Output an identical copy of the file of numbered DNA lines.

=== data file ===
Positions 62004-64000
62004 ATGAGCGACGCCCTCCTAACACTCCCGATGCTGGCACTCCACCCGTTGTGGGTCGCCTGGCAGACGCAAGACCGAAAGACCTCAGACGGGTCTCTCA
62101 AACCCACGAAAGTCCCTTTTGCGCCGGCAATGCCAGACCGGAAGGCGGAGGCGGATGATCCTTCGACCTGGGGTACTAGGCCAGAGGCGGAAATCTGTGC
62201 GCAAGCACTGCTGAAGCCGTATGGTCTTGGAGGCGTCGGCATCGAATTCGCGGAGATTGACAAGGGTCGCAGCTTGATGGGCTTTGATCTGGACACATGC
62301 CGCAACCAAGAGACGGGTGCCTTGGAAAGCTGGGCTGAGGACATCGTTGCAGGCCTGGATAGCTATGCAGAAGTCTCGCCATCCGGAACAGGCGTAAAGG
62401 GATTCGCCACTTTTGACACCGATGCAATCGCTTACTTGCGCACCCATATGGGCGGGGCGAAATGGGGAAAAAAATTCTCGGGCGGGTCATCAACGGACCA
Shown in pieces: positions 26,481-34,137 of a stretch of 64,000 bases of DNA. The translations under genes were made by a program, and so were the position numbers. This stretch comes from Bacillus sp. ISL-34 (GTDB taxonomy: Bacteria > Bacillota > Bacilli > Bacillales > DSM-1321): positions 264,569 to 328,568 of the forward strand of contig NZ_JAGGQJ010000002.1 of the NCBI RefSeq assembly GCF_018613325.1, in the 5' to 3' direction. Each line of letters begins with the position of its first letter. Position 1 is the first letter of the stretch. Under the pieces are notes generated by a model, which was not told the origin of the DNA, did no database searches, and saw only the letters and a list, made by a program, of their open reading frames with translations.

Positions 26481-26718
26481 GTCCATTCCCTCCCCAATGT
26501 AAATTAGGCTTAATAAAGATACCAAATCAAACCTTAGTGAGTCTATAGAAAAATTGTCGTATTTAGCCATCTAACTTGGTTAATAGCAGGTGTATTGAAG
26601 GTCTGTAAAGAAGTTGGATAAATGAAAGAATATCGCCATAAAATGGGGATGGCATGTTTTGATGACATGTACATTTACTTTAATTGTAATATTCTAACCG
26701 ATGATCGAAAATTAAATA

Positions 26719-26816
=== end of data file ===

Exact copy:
Positions 62004-64000
62004 ATGAGCGACGCCCTCCTAACACTCCCGATGCTGGCACTCCACCCGTTGTGGGTCGCCTGGCAGACGCAAGACCGAAAGACCTCAGACGGGTCTCTCA
62101 AACCCACGAAAGTCCCTTTTGCGCCGGCAATGCCAGACCGGAAGGCGGAGGCGGATGATCCTTCGACCTGGGGTACTAGGCCAGAGGCGGAAATCTGTGC
62201 GCAAGCACTGCTGAAGCCGTATGGTCTTGGAGGCGTCGGCATCGAATTCGCGGAGATTGACAAGGGTCGCAGCTTGATGGGCTTTGATCTGGACACATGC
62301 CGCAACCAAGAGACGGGTGCCTTGGAAAGCTGGGCTGAGGACATCGTTGCAGGCCTGGATAGCTATGCAGAAGTCTCGCCATCCGGAACAGGCGTAAAGG
62401 GATTCGCCACTTTTGACACCGATGCAATCGCTTACTTGCGCACCCATATGGGCGGGGCGAAATGGGGAAAAAAATTCTCGGGCGGGTCATCAACGGACCA
Shown in pieces: positions 26,481-34,137 of a stretch of 64,000 bases of DNA. The translations under genes were made by a program, and so were the position numbers. This stretch comes from Bacillus sp. ISL-34 (GTDB taxonomy: Bacteria > Bacillota > Bacilli > Bacillales > DSM-1321): positions 264,569 to 328,568 of the forward strand of contig NZ_JAGGQJ010000002.1 of the NCBI RefSeq assembly GCF_018613325.1, in the 5' to 3' direction. Each line of letters begins with the position of its first letter. Position 1 is the first letter of the stretch. Under the pieces are notes generated by a model, which was not told the origin of the DNA, did no database searches, and saw only the letters and a list, made by a program, of their open reading frames with translations.

Positions 26481-26718
26481 GTCCATTCCCTCCCCAATGT
26501 AAATTAGGCTTAATAAAGATACCAAATCAAACCTTAGTGAGTCTATAGAAAAATTGTCGTATTTAGCCATCTAACTTGGTTAATAGCAGGTGTATTGAAG
26601 GTCTGTAAAGAAGTTGGATAAATGAAAGAATATCGCCATAAAATGGGGATGGCATGTTTTGATGACATGTACATTTACTTTAATTGTAATATTCTAACCG
26701 ATGATCGAAAATTAAATA

Positions 26719-26816